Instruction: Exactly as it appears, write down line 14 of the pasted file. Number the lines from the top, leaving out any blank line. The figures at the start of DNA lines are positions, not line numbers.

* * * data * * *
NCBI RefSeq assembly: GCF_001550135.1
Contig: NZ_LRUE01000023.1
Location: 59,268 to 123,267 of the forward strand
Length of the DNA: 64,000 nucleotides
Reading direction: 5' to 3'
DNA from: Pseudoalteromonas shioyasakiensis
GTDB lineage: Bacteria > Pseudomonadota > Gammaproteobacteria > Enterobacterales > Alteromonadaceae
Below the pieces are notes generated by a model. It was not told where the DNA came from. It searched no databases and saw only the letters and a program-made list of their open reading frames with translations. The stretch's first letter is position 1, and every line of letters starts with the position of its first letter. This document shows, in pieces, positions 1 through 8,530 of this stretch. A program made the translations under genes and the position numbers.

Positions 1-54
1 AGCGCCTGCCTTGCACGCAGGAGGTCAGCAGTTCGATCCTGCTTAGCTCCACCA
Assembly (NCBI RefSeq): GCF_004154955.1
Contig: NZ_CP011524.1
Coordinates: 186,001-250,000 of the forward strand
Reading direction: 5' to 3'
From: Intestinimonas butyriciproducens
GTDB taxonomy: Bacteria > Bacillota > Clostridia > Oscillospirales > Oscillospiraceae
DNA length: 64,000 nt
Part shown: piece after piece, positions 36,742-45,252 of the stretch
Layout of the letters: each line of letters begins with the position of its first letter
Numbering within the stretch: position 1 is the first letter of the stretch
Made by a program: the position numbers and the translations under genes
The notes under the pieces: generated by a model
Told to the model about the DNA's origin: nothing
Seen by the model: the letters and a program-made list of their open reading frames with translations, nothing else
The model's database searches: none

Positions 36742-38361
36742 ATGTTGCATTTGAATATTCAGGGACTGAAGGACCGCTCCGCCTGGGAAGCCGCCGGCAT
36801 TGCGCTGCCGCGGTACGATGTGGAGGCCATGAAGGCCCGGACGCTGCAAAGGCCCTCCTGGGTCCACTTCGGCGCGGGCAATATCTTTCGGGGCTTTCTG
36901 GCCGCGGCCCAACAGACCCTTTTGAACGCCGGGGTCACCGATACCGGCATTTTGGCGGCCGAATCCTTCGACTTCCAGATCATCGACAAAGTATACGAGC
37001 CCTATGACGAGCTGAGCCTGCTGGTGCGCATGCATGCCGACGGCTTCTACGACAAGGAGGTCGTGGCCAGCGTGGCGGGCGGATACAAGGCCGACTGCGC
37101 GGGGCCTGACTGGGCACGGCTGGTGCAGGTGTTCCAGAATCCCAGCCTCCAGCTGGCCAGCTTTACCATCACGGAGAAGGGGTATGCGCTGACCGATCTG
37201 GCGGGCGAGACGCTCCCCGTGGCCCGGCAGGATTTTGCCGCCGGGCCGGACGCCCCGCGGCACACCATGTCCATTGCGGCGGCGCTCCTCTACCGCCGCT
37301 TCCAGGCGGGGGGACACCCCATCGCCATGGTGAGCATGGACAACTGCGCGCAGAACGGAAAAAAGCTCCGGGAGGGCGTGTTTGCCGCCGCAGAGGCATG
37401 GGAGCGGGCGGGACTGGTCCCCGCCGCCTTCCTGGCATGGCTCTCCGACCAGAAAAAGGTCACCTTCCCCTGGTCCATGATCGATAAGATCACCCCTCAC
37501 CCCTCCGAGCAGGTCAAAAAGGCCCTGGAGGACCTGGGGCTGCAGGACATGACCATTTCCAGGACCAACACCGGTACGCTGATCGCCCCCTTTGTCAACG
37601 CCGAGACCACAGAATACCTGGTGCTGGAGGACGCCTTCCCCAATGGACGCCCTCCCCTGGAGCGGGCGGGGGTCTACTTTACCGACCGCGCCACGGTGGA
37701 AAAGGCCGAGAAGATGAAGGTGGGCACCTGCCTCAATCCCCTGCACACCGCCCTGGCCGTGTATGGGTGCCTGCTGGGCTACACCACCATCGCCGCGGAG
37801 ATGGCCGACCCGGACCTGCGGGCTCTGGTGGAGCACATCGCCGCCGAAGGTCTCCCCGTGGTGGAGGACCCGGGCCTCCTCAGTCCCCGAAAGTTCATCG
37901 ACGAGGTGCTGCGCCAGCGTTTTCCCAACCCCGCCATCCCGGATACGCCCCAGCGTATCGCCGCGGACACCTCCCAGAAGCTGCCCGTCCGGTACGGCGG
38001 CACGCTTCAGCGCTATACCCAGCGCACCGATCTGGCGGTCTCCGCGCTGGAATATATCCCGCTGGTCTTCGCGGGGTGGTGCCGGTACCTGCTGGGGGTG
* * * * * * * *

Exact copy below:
Reading direction: 5' to 3'